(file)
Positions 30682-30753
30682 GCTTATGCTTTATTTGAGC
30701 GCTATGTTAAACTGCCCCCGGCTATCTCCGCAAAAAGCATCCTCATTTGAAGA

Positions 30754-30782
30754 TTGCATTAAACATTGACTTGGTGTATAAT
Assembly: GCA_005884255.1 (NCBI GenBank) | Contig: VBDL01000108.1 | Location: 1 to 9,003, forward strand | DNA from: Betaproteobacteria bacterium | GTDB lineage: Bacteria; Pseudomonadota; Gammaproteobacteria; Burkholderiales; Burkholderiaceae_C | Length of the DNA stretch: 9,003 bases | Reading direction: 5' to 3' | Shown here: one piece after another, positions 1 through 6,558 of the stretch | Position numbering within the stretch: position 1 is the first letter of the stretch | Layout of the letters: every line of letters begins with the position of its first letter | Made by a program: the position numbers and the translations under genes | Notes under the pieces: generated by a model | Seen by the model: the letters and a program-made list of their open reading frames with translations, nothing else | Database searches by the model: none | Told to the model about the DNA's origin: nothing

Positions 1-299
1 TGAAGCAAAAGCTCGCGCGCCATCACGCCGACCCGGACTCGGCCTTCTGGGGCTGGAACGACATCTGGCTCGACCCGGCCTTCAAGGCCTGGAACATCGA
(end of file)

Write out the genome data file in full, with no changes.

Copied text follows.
Positions 30682-30753
30682 GCTTATGCTTTATTTGAGC
30701 GCTATGTTAAACTGCCCCCGGCTATCTCCGCAAAAAGCATCCTCATTTGAAGA

Positions 30754-30782
30754 TTGCATTAAACATTGACTTGGTGTATAAT
Assembly: GCA_005884255.1 (NCBI GenBank) | Contig: VBDL01000108.1 | Location: 1 to 9,003, forward strand | DNA from: Betaproteobacteria bacterium | GTDB lineage: Bacteria; Pseudomonadota; Gammaproteobacteria; Burkholderiales; Burkholderiaceae_C | Length of the DNA stretch: 9,003 bases | Reading direction: 5' to 3' | Shown here: one piece after another, positions 1 through 6,558 of the stretch | Position numbering within the stretch: position 1 is the first letter of the stretch | Layout of the letters: every line of letters begins with the position of its first letter | Made by a program: the position numbers and the translations under genes | Notes under the pieces: generated by a model | Seen by the model: the letters and a program-made list of their open reading frames with translations, nothing else | Database searches by the model: none | Told to the model about the DNA's origin: nothing

Positions 1-299
1 TGAAGCAAAAGCTCGCGCGCCATCACGCCGACCCGGACTCGGCCTTCTGGGGCTGGAACGACATCTGGCTCGACCCGGCCTTCAAGGCCTGGAACATCGA